Play at Work: How Games Inspire Breakthrough Thinking [NOOK Book]

Overview

Do games hold the secret to better productivity?

If you’ve ever found yourself engrossed in Angry Birds, Call of Duty, or a plain old crossword puzzle when you should have been doing something more productive, you know how easily games hold our attention. Hardcore gamers have spent the equivalent of 5.93 million years playing World of Warcraft while the world collectively devotes about 5 million hours per day to Angry Birds. A colossal waste ...
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Play at Work: How Games Inspire Breakthrough Thinking

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Overview

Do games hold the secret to better productivity?

If you’ve ever found yourself engrossed in Angry Birds, Call of Duty, or a plain old crossword puzzle when you should have been doing something more productive, you know how easily games hold our attention. Hardcore gamers have spent the equivalent of 5.93 million years playing World of Warcraft while the world collectively devotes about 5 million hours per day to Angry Birds. A colossal waste of time? Perhaps. But what if we could tap into all the energy, engagement, and brainpower that people are already expending and use it for more creative and valuable pursuits?

Harnessing the power of games sounds like a New-Age fantasy, or at least a fad that’s only for hip start-ups run by millennials in Silicon Valley. But according to Adam L. Penenberg, the use of smart game design in the workplace and beyond is taking hold in every sector of the economy, and the companies that apply it are witnessing unprecedented results. “Gamification” isn’t just for consumers
chasing reward points anymore. It’s transforming, well, just about everything.

Penenberg explores how, by understanding the way successful games are designed, we can apply them to become more efficient, come up with new ideas, and achieve even the most daunting goals. He shows how game mechanics are being applied to make employees happier and more motivated, improve worker safety, create better products, and improve customer service.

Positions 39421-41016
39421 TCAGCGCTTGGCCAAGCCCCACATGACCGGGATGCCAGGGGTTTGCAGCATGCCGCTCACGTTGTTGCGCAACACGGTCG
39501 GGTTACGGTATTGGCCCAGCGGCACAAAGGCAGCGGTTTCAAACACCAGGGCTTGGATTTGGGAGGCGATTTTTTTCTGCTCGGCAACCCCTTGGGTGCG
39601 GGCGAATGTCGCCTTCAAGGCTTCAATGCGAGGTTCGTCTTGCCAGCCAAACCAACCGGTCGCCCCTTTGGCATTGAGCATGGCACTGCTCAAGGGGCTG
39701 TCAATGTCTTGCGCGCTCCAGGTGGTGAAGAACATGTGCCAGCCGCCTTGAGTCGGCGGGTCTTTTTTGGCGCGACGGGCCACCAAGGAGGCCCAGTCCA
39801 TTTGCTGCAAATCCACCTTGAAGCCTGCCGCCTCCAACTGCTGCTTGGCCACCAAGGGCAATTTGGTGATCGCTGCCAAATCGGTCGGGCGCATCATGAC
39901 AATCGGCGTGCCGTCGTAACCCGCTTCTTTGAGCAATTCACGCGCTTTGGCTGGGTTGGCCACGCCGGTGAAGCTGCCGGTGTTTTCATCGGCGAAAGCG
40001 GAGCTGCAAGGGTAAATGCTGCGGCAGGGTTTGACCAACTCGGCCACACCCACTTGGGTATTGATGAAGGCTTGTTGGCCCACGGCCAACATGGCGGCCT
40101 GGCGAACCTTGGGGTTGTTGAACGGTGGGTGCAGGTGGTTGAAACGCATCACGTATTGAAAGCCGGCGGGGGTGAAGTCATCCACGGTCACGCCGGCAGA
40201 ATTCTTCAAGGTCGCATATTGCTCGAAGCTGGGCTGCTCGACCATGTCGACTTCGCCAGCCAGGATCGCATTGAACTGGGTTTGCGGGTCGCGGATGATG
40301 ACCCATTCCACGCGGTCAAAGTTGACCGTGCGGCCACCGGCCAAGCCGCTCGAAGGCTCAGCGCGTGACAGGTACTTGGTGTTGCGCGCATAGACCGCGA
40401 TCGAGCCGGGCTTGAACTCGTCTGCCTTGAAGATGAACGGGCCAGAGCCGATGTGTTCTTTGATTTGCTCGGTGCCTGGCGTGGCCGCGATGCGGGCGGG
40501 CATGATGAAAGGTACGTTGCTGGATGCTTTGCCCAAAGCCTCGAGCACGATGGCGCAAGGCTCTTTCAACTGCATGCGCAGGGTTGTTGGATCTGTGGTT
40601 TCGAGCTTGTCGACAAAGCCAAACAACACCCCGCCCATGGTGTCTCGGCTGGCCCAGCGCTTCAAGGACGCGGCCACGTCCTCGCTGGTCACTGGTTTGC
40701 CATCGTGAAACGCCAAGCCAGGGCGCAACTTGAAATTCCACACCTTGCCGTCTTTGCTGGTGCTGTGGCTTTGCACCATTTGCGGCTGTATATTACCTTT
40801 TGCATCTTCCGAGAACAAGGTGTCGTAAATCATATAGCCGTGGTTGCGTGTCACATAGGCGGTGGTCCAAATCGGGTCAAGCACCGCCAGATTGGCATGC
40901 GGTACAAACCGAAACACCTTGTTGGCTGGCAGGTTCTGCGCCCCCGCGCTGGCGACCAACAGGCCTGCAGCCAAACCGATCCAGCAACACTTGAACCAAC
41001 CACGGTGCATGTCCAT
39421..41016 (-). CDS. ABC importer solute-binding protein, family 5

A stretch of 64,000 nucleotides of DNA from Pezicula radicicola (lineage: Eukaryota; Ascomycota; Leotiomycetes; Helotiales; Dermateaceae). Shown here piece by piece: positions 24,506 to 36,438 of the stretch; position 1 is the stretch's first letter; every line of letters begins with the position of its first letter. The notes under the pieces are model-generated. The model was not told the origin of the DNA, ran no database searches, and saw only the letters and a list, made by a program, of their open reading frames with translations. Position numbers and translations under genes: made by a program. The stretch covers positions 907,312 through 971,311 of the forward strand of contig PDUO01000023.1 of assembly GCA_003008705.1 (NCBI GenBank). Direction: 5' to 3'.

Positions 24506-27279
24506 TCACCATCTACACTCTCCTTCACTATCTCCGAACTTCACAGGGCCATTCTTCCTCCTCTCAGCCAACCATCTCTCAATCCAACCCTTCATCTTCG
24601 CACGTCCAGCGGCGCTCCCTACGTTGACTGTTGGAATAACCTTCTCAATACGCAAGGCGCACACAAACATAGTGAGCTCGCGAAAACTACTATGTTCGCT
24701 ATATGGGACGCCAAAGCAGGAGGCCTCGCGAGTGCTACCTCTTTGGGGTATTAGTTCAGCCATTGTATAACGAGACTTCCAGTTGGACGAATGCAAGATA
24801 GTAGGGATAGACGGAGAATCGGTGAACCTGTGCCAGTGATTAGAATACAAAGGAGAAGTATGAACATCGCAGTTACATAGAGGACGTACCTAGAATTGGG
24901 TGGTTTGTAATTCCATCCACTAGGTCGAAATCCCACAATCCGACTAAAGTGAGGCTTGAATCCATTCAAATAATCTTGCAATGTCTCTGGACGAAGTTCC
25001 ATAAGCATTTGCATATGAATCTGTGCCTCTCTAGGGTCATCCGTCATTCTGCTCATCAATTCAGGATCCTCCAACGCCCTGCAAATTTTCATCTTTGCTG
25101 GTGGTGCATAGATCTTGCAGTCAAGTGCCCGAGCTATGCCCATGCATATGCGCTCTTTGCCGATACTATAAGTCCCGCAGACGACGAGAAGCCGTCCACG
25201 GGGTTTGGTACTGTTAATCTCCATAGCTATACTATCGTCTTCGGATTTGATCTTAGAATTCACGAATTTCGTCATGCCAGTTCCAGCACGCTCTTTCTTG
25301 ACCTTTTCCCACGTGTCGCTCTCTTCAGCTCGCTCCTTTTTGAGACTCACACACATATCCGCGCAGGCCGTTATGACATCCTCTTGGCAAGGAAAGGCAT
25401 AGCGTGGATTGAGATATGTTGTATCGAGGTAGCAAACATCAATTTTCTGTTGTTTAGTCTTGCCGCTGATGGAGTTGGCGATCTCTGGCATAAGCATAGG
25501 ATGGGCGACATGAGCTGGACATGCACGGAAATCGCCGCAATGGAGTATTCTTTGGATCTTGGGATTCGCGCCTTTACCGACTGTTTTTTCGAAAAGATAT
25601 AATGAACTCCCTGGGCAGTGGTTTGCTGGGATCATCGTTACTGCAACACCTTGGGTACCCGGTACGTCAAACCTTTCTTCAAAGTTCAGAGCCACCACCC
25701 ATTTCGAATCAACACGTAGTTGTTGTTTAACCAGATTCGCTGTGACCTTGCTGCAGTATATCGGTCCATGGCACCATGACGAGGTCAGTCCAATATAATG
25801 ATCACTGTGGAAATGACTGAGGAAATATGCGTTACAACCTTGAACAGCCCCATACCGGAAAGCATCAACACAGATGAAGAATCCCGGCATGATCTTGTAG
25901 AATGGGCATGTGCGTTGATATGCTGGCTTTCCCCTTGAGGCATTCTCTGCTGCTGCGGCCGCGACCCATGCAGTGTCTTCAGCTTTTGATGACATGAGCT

For example, Microsoft has transformed an essential but mind-numbing task—debugging software—into a game by having employees compete and collaborate to find more glitches in less time. Meanwhile, Local Motors, an independent automaker based in Arizona, crowdsources designs from car enthusiasts all over the world by having them compete for money and recognition within the community. As a result, the company was able to bring a cutting-edge vehicle to market in less time and at far less cost than the Big Three automakers.

These are just two examples of companies that have tapped the characteristics that make games so addictive and satisfying. Penenberg also takes us inside organizations that have introduced play at work to train surgeons, aid in physical therapy, translate the Internet, solve vexing scientific riddles, and digitize books from the nineteenth century. Drawing on the latest brain science as well as his firsthand reporting from these cutting-edge companies, Penenberg offers a powerful solution for businesses and organizations of all stripes and sizes.
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Editorial Reviews

Publishers Weekly
11/04/2013
PandoDaily.com editor Penenberg (Viral Loop) sets out to help break the cycle of negativity in the work place, claiming that the integration of gaming into workflow can create a more productive, happy, and motivated workforce, and lead to higher profits. Here, he discusses some of the neuroscience behind the benefits of games, exploring why our brains respond so well to play, and providing examples of how it has responded well in the past. He cites the success of Weight Watchers and fantasy football as dependent on some integration of gamification. The book's highlights include sections explaining the social satisfaction of gaming, from life-simplifying inventions for "common, everyday struggles," to video games such as Angry Birds and World of Warcraft, and processes whereby Nintendo Wii has helped rehabilitate injuries, as well as an exploration of how even the simplest point systems can provide necessary motivation. Intense and dense, Penenberg's hat tip to Gabe Zimmerman ("Game mechanics cannot solve fundamental business problems") is a reminder that, though game mechanics is not the ultimate solution, it can help us all work better. (Oct.)
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Product Details

  • ISBN-13: 9781101623022
  • Publisher: Penguin Group (USA)
  • Publication date: 10/3/2013
  • Sold by: Penguin Group
  • Format: eBook
  • Pages: 256
  • File size: 2 MB

Meet the Author



ADAM L. PENENBERG is the editor of PandoDaily, the site of record for Silicon Valley, and has written for the New York Times, Forbes, Fast Company, Slate, the Economist, the Washington Post, and Wired. He is the author of Viral Loop: From Facebook to Twitter, How Today’s Smartest Businesses Grow Themselves and a journalism professor at New York University.
 

Visit penenberg.com; follow @Penenberg

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